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CIGS solar cells boast 20.4% efficiency

22 Jan 2013

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A group of scientists at Empa, the Swiss Federal Laboratories for Materials Science and Technology, has created thin film solar cells on flexible polymer foils delivering what they claim is a new record efficiency of 20.4 per cent. The cells are based on CIGS semiconducting material known for its ability to provide cost-effective solar electricity.

To make solar electricity affordable on a large scale, scientists and engineers the world over have long been trying to develop a low-cost solar cell, which is both highly efficient and easy to manufacture with high throughput. Now a team at Empa's Laboratory for Thin Film and Photovoltaics, led by Ayodhya N. Tiwari, has made (yet another) leap ahead. They achieved a record 20.4 per cent energy conversion efficiency for thin film CIGS solar cells on flexible polymer substrates, a massive improvement over the previous record of 18.7 per cent achieved by the same team in May 2011. Over the years the laboratory has boosted the photovoltaic conversion efficiency of flexible CIGS solar cells time and again, from 12.8 per cent in 1999—the group's first world record—to 14.1 per cent in 2005, 17.6 per cent in 2010 and 18.7 per cent in 2011.


CIGS solar cells

High-efficiency flexible CIGS solar cells on polyimide film were developed at Empa with a novel process.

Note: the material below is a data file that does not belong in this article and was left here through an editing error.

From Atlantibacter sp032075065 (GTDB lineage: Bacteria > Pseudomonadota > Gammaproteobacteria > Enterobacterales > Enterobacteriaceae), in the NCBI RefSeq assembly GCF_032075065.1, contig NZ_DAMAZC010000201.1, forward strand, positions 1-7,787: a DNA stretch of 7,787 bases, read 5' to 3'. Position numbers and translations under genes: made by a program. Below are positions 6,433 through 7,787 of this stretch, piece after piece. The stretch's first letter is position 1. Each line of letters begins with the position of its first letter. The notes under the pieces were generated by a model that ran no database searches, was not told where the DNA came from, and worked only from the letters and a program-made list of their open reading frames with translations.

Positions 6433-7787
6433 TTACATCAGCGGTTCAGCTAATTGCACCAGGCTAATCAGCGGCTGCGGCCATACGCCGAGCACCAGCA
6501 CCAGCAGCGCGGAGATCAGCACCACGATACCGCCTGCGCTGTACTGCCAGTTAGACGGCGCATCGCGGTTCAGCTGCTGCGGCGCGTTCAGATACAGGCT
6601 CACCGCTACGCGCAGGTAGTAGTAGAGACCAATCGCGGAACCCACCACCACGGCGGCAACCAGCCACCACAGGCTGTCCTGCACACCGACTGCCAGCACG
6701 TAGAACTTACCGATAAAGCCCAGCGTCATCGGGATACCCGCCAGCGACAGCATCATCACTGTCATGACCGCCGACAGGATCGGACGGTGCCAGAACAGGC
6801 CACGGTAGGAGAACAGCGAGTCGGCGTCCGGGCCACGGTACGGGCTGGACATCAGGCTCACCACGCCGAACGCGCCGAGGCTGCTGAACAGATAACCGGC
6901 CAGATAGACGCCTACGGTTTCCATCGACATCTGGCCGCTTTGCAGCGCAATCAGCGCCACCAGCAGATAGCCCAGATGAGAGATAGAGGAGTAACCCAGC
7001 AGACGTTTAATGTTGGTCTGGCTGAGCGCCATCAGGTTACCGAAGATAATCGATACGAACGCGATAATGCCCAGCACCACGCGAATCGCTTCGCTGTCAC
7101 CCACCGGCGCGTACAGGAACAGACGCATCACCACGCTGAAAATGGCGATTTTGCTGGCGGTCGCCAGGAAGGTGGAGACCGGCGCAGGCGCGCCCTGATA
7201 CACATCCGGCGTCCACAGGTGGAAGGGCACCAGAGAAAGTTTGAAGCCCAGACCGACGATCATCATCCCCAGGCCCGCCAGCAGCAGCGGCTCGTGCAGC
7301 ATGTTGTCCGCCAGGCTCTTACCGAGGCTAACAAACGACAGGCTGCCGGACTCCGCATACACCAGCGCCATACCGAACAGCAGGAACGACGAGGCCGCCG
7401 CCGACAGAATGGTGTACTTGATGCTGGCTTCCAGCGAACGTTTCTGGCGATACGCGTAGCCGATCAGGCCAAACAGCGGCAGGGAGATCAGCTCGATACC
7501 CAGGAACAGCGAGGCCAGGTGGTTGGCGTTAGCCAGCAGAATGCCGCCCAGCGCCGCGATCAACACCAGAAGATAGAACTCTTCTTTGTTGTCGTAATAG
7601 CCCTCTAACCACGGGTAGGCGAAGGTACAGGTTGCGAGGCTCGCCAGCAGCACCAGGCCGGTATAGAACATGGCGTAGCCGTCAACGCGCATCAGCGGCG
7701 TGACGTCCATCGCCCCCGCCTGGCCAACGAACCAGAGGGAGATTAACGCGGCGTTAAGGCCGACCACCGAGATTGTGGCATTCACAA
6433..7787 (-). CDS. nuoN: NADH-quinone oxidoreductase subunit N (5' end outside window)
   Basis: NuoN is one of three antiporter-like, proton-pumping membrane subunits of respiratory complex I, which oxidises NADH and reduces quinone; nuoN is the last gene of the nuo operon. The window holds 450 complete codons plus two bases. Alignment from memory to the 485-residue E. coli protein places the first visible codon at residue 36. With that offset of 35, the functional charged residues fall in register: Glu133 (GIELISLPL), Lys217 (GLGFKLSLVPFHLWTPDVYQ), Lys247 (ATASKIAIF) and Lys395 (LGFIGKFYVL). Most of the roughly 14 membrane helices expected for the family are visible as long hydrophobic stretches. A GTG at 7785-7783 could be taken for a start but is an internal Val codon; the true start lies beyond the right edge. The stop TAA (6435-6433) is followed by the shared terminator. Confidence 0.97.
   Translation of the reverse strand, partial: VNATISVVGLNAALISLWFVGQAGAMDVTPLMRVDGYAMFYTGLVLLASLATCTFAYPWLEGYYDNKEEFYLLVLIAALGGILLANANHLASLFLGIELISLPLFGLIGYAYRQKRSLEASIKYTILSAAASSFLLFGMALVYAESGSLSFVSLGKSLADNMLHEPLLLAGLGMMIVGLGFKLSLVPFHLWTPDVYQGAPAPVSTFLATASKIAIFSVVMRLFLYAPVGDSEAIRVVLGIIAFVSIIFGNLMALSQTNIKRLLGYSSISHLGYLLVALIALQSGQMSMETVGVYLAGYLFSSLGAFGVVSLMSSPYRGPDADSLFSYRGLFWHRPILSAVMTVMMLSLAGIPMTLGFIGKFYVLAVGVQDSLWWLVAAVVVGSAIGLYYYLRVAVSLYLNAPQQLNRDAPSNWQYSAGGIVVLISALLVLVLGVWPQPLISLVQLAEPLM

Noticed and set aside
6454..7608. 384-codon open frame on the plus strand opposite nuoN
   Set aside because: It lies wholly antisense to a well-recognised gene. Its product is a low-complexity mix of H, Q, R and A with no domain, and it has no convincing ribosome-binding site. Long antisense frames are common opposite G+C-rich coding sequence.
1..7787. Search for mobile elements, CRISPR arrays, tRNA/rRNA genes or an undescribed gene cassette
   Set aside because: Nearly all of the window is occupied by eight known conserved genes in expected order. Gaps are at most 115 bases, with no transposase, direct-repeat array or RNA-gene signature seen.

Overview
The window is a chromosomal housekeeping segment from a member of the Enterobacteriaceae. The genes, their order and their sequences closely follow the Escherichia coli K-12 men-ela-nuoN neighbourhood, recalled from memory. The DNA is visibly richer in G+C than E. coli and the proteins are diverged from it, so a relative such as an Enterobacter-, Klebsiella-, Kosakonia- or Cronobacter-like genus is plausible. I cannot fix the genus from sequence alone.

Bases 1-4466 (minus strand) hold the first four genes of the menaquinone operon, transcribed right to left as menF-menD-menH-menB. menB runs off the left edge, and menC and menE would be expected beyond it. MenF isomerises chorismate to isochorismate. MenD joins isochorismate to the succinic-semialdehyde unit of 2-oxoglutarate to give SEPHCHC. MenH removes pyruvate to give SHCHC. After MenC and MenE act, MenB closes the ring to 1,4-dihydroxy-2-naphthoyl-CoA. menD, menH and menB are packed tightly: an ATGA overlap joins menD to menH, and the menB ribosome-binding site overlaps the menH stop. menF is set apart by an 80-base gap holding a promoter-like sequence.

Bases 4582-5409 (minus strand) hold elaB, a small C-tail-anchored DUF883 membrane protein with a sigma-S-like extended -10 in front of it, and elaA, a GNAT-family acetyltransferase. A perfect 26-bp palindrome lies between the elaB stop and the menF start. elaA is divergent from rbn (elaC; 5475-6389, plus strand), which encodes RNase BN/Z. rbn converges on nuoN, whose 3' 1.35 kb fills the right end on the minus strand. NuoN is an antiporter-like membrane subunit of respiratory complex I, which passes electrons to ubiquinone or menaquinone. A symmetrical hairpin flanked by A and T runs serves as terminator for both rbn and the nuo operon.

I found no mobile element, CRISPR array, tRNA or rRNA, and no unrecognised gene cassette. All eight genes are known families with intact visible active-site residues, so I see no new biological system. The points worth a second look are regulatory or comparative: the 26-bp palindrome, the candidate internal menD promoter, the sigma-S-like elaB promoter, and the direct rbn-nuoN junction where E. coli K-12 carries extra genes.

The team, which included PhD students Adrian Chirila and Fabian Pianezzi, has succeeded in modifying the properties of the CIGS layer, grown at low temperatures, which absorbs light and contributes to the photo-current in solar cells. The cell efficiency value was independently certified by the Fraunhofer Institute for Solar Energy Systems (ISE) in Freiburg, Germany. What's more, Empa's new record efficiency for flexible solar cells now even exceeds the record value of 20.3 per cent for CIGS solar cells on glass substrates—and equals the highest efficiencies for polycrystalline silicon wafer-based solar cells. "We have now—finally—managed to close the "efficiency gap" to solar cells based on polycrystalline silicon wafers or CIGS thin film cells on glass", indicated Tiwari.

Thin film, lightweight and flexible high-performance solar modules are attractive for numerous applications such as solar farms, roofs and facades of buildings, automobiles and portable electronics and can be produced using continuous roll-to-roll manufacturing processes that offer further cost reductions compared to standard silicon technologies. In other words, they have the potential to enable low-cost solar electricity in the near future.

The technology is currently awaiting scale-up for industrial applications.




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